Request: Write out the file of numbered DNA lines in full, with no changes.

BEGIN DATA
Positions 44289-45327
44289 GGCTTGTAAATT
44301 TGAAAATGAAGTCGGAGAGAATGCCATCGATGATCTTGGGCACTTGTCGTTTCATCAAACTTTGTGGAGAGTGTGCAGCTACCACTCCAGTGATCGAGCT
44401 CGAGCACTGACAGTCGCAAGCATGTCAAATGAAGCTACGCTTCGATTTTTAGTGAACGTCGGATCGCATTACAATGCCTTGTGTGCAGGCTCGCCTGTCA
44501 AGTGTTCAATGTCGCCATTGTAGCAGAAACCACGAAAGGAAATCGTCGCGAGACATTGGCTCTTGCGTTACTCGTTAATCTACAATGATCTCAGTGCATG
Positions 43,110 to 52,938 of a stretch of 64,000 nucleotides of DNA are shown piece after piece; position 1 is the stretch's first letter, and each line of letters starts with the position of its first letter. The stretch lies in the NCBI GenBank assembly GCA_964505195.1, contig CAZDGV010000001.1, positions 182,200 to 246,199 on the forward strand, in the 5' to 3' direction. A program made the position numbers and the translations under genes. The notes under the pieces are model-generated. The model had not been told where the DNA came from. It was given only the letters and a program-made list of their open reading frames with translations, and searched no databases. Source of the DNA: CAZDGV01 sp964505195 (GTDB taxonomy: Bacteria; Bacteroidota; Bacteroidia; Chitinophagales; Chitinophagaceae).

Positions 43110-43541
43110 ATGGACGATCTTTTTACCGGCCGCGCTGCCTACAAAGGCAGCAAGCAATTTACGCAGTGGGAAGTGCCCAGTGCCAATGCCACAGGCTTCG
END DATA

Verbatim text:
Positions 44289-45327
44289 GGCTTGTAAATT
44301 TGAAAATGAAGTCGGAGAGAATGCCATCGATGATCTTGGGCACTTGTCGTTTCATCAAACTTTGTGGAGAGTGTGCAGCTACCACTCCAGTGATCGAGCT
44401 CGAGCACTGACAGTCGCAAGCATGTCAAATGAAGCTACGCTTCGATTTTTAGTGAACGTCGGATCGCATTACAATGCCTTGTGTGCAGGCTCGCCTGTCA
44501 AGTGTTCAATGTCGCCATTGTAGCAGAAACCACGAAAGGAAATCGTCGCGAGACATTGGCTCTTGCGTTACTCGTTAATCTACAATGATCTCAGTGCATG
Positions 43,110 to 52,938 of a stretch of 64,000 nucleotides of DNA are shown piece after piece; position 1 is the stretch's first letter, and each line of letters starts with the position of its first letter. The stretch lies in the NCBI GenBank assembly GCA_964505195.1, contig CAZDGV010000001.1, positions 182,200 to 246,199 on the forward strand, in the 5' to 3' direction. A program made the position numbers and the translations under genes. The notes under the pieces are model-generated. The model had not been told where the DNA came from. It was given only the letters and a program-made list of their open reading frames with translations, and searched no databases. Source of the DNA: CAZDGV01 sp964505195 (GTDB taxonomy: Bacteria; Bacteroidota; Bacteroidia; Chitinophagales; Chitinophagaceae).

Positions 43110-43541
43110 ATGGACGATCTTTTTACCGGCCGCGCTGCCTACAAAGGCAGCAAGCAATTTACGCAGTGGGAAGTGCCCAGTGCCAATGCCACAGGCTTCG